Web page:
Our Focus on Women and Girls

Our Focus on Women and Girls

  • The majority of the world’s poorest billion people are women and girls.
  • The share of women employed outside of agriculture remains as low as 20 percent in Southern Asia, Western Asia and Northern Africa.

Around the world, it is women and girls who are disproportionately affected by poverty and discrimination. Imagine: women work two-thirds of the world’s working hours. They earn ten percent of the world’s income. Yet they own just one percent of the world’s property. Often, women and girls are not allowed to make decisions about their household’s income, or tradition and culture forbid them to leave their homes.

In other words, half of the population in some countries cannot contribute to their family’s and community’s economic development. A great resource goes untapped. But women are an important part of the solutions needed to truly overcome poverty. They play a key role in navigating their family and their community to a better life.

Gender in Emergencies

5 Reasons Why CARE Supports Women and Girls in Emergencies:

  • Women and girls are most affected when emergencies hit

When emergencies hit, women and girls are among the most and worst affected. In many countries they cannot swim or are confined to their homes because of social norms and can therefore not easily evacuate in times of crisis. Women are often the last to eat during family meals, which makes them more vulnerable during droughts when food becomes scarce. The after-effects of an emergency do take a high toll: rape, trafficking, early marriage and other forms of violence against women increase in times of conflict and natural disasters. For example, 1 in 5 refugees or displaced women in complex humanitarian settings is estimated to have experienced sexual violence.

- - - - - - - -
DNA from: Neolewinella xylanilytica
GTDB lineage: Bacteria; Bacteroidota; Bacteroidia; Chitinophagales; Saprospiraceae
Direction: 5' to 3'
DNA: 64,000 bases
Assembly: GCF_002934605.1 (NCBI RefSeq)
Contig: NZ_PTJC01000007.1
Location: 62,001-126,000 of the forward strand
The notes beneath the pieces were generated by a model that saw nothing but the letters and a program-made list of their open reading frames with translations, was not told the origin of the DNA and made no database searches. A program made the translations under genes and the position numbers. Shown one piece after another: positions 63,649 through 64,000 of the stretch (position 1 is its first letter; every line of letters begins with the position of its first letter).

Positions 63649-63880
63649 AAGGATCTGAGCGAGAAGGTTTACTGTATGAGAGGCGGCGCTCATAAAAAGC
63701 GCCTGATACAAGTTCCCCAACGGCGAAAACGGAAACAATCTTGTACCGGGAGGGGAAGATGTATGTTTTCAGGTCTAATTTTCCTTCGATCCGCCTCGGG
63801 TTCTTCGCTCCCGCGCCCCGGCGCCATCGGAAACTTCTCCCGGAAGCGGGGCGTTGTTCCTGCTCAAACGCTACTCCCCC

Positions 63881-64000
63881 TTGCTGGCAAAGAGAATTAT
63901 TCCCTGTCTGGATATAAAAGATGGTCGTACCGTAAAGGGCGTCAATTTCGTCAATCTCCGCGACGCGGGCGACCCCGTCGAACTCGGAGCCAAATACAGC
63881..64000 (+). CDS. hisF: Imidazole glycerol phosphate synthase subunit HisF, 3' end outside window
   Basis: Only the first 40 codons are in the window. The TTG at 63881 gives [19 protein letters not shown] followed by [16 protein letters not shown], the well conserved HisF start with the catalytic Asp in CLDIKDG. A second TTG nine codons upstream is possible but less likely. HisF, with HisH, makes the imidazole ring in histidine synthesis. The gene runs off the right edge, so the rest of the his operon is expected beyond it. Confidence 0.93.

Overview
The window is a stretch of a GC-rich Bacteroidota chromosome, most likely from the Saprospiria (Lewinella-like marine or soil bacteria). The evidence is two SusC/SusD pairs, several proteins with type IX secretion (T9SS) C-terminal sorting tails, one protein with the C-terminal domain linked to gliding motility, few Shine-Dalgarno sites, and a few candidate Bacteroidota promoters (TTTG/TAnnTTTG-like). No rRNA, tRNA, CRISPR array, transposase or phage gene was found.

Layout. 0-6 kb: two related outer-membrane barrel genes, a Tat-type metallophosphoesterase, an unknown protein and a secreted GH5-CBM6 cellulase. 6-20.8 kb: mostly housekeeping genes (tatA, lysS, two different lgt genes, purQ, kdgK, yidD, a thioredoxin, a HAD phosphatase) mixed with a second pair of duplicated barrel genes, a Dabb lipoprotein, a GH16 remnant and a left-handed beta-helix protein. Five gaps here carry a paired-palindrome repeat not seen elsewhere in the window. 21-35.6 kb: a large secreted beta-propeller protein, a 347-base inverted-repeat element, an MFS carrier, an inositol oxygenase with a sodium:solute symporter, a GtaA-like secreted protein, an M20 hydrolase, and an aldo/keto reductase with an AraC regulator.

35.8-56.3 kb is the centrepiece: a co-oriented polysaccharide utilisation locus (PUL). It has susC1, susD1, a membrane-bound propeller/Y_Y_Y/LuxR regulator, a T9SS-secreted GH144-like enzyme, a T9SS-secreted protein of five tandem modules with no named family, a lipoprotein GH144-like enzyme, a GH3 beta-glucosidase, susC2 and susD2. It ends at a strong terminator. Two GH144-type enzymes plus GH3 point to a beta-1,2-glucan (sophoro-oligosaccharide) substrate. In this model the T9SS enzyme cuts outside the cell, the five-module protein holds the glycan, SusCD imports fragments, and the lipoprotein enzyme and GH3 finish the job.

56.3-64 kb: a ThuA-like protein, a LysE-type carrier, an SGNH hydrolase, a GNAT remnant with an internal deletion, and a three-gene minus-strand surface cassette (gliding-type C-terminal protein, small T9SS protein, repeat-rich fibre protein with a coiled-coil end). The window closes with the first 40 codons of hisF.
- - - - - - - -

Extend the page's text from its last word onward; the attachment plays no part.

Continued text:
At the same time, women’s voices are often not heard when emergency aid is being planned and delivered. Their needs tend to be overlooked when emergency assessments and responses are planned by men.

  • Conflicts and emergencies can open opportunities for women

When social structures and power dynamics are disrupted, women and girls often find their voices heard for the first time in their lives. For example in Yemen, due to the prolonged crisis, more husbands appreciate their wives’ contributions to supporting their families and it is now more culturally acceptable for women to be employed. At the same time, when given the skills and opportunities, women play an important part in disaster prevention and response given their crucial role as caretakers of the family. We have supported women in Vanuatu, a country battled by frequent typhoons and earthquakes, to become leaders in preparing their communities for disaster impacts. This resulted in strengthening women’s roles in their communities, which started to view them as equal leaders.

  • Men and boys are our allies to achieve gender equality

While we respond to women and girls as those most in need in times of emergency, we also address the needs of men and boys and help them to become mindful of gender equality in rebuilding homes and livelihoods after a disaster. In times of crises men are often more open to see the benefits of women working or joining CARE’s activities – and we see them as our allies in achieving gender equality.

  • We can achieve gender equality even when delivering short-term emergency support